Bike shops and repair shops welcomed the chance to continue trading during the UK lockout, after the government declared them an important commodity alongside supermarkets and pharmacies.
People are hoping to avoid public transport and remain mobile throughout the coronavirus outbreak, bike shops owners have said.
The bike industry has seen a boom in business in recent days, especially in the case of bicycle repairs, as people get old bikes out of their sheds in an effort to escape public transport during the coronavirus outbreak.
The Association of Cycle Traders (ACT) stated that members had registered a boom in mending, while sales of cheaper bikes were also high, as commuters opted to ride on two wheels rather than risk contamination on trains, buses or tubes.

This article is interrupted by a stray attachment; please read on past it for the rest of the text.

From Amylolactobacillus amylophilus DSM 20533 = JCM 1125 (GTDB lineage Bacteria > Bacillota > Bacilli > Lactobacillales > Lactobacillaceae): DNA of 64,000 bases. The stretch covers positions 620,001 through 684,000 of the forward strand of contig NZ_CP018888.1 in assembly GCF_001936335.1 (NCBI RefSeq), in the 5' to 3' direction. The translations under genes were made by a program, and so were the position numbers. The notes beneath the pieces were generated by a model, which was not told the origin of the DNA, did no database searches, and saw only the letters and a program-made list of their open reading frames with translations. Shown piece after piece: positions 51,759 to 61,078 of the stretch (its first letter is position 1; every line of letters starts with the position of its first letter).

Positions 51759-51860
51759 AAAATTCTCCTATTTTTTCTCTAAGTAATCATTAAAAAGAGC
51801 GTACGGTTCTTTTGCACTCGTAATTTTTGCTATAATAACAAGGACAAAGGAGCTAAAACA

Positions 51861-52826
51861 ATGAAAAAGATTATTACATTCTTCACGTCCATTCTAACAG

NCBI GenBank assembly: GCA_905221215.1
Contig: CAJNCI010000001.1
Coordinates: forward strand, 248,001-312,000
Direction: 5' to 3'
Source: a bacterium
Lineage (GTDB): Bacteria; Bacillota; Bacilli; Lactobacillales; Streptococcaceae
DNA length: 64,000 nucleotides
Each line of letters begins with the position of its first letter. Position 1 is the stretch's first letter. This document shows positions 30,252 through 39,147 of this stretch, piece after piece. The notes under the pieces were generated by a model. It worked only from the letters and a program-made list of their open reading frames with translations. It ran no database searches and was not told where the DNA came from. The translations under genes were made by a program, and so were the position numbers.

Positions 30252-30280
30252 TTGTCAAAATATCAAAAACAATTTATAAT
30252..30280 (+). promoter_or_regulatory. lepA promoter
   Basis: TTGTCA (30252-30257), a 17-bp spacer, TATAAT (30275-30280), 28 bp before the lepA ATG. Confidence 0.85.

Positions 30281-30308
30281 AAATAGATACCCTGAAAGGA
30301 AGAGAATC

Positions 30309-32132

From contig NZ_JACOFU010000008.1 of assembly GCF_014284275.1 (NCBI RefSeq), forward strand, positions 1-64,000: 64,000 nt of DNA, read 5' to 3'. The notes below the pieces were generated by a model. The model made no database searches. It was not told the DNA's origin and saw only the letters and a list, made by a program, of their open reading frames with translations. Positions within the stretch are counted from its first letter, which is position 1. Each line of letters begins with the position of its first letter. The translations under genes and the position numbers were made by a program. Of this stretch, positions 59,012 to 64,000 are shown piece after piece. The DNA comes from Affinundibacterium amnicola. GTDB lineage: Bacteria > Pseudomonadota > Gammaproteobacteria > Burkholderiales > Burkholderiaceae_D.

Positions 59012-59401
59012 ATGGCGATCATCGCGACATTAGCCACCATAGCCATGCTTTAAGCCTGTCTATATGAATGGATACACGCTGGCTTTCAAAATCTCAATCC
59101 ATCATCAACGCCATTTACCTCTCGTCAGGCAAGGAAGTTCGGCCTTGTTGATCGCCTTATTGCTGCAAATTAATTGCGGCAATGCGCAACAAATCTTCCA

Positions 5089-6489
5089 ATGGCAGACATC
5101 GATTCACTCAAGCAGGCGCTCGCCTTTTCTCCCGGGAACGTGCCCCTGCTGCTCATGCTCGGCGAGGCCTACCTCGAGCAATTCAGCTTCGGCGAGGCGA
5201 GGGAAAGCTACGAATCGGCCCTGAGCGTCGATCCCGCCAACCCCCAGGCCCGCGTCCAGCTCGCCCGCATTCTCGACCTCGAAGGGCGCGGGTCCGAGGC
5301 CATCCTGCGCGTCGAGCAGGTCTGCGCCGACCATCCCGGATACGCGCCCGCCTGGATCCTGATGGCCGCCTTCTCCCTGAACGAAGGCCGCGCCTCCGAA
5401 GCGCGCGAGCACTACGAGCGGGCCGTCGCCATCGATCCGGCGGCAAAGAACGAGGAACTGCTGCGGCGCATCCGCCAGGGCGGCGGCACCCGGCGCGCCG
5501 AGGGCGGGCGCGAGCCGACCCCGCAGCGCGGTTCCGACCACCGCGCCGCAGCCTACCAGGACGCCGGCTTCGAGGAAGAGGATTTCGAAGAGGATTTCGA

Some of the UK’s biggest cycle stores like Evans and Halfords have closed temporarily, but it is expected most of their franchises to stay open for the time being, as long as they can find a way to sell safely without placing staff and consumers at risk.
William Butler-Adams, Managing Director of Brompton Bicycle, said: “We have a job to help people and keep them on the road.” He said that sales had stopped in the UK, but had “dropped off the edge” overseas, with Brompton sending 75 per cent of its bikes in the midst of shutdowns in Italy, Spain and France.
One South Coast bike shop saw service bookings rise by around 10%, while Clever Mike, a cycle maintenance and repair shop in North London, said it had experienced its best week in seven years of operation with double the average turnover for that time of year. Nevertheless, the Clever Mike company is closing temporarily because it is worried about keeping workers secure at its busy office.